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The Continental Congress 1774

When Samuel Adams, his cousin John Adams and the rest of the delegates from Massachusetts arrived in Philadelphia, they found themselves very unpopular. Cousin John complained that he was avoided as if he had some sort of contagious disease. The delegates from other colonies looked upon the men from Massachusetts as radicals and did not like their wild ideas about protecting American rights with force, if necessary.

Patrick Henry of Virginia made a speech pointing out that it was no longer possible for any of the colonies to stand alone. They had to unite, to work together with other colonies for the good of all. “I am not a Virginian,” he cried, “but an American!”

Most of the delegates to the Congress were still loyal to the king, but, like Patrick Henry, they had begun to think of themselves as Americans rather than Englishmen. More and more, they were speaking of justice, freedom, liberty and of the natural rights of man. One of the first things they did was to write a Declaration of Rights, describing exactly what rights they claimed for themselves.

The colonists‚ declared the Congress, were “entitled to life, liberty and property,” and had never given any “foreign power” authority to change, or to take away, any of those rights without consent. The Congress also stated that it was the right of Englishmen and of all free people to govern themselves. Since the colonists were not represented in the British Parliament, they were entitled to have their own law-making bodies. The colonial legislatures were the only lawmaking bodies that had authority to tax and to make laws for the various colonies. At the same time, the Congress recognized the right of the king to veto laws passed by the legislatures.

The Congress also passed a plan known as the Association. It provided that the people of all the colonies were to stop trading with England until the Port of Boston war opened again. The names of those who did trade with the British were to be published in the newspaper. Some of the worst offenders were later whipped in public, or tarred and feathered. Local committees enforced the Association plan so well that, within a year after the meeting of the First Continental Congress, imports from England had almost stopped.

The big issue raised by the Congress was the right of Parliament to pass laws for the colonies, or to make them pay taxes. The British insisted that Parliament was the law-making body for the entire empire. Its members represented the people of the colonies as well as those of England and therefore it had as much right to pass laws for the colonies as it did to pass laws for England.

It was difficult for the ordinary Englishman to understand why the colonists were making such a big fuss about not being represented in Parliament. The great majority of Englishmen had never had a chance to vote for a member of Parliament. That right was limited to the nobility and to property owners in the upper classes. Furthermore, some of the new factory towns in England had no one in Parliament to represent them. So it seemed to the average Englishman that the colonists were being unreasonable. By insisting on the right to be represented, they were demanding something that even meant Englishmen in England did not have.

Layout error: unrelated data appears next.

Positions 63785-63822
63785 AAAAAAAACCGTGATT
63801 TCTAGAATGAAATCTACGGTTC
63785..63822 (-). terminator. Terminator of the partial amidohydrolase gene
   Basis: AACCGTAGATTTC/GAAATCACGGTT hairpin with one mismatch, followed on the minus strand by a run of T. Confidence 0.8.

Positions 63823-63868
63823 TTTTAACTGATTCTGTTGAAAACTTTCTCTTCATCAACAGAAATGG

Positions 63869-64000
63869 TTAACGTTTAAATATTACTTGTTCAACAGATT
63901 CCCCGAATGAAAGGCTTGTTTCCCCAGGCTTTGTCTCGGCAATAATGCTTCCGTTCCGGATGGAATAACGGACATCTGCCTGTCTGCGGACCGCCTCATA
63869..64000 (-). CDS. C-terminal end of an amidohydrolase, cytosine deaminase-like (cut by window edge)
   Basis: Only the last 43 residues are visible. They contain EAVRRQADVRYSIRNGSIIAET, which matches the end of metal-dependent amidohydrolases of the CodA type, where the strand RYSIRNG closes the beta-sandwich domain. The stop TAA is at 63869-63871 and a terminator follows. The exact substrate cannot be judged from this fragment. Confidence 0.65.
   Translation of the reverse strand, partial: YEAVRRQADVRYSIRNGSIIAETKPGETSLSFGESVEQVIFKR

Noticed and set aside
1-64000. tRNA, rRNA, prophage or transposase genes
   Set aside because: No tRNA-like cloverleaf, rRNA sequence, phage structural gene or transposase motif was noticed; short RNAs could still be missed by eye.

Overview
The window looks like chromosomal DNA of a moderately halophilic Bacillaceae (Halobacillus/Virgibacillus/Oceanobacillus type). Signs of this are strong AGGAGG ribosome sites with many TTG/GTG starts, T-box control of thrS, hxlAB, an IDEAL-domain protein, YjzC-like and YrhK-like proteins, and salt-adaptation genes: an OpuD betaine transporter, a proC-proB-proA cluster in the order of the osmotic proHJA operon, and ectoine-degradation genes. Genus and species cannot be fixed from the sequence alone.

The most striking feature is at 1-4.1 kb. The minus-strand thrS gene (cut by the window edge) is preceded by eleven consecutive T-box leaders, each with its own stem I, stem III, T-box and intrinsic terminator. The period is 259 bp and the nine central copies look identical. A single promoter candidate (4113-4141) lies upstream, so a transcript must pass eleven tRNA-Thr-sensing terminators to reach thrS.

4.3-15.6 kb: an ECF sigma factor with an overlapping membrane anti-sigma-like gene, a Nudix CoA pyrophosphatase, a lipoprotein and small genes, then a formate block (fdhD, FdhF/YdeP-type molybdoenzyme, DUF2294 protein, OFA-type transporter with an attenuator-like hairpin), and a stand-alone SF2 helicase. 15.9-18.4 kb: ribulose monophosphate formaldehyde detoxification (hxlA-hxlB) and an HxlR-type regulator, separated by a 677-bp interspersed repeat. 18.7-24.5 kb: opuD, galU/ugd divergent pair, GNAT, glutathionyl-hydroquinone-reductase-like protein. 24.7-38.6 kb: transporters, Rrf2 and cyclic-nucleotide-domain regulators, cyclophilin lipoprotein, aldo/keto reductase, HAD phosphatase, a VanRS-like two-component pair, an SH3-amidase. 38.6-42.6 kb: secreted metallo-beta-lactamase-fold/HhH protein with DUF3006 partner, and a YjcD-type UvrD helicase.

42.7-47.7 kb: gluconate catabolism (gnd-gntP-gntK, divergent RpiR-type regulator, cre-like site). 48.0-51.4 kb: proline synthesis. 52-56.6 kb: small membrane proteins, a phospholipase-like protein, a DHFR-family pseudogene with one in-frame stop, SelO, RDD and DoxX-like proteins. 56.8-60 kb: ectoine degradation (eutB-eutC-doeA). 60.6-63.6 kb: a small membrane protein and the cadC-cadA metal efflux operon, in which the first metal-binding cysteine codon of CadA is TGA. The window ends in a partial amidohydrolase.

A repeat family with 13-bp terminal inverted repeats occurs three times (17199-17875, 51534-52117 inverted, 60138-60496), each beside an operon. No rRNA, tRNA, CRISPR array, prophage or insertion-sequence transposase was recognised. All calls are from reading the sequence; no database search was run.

The colonists pointed out that the colonies had received their Charters and their right to set up local governments directly from the king, not from Parliament. England and the colonies had the same king, but he was the only connecting link between them. The colonies argued that Parliament was the law-making body for England, just as the colonial assemblies were the law making bodies for the colonies. Each colony, therefore, had a little parliament of its own. The British Parliament, they insisted, had no more right to pass laws for Massachusetts than the little parliament in Massachusetts had to pass laws for England. The colonists also chanted they were willing to pay their fair share of the expenses of the empire. The king, they said, could always request the colonial assemblies to raise needed funds through their own taxing powers.

England had already tried this method during the French and Indian War, with poor results. Some colonies had refused to pay anything, while others had paid only a small portion of their share. Every now and then through the years various people had suggested a simple solution to the whole question of Parliament’s power to tax. All that was needed, they said, was to give each of the colonies the right to be represented in the British Parliament. Then no one in America could deny the right of Parliament to tax them. The colonists opposed the idea. Their representatives in Parliament would be so few in number that the British members could early outvote them. The British were also against the idea. The colonies were growing rapidly, but England itself was not. If all the people of the empire were to be represented, the time would come when there would be more American representatives in Parliament than there were British. The British did not like the idea of being ruled by America any more than the Americans liked being ruled by the British.

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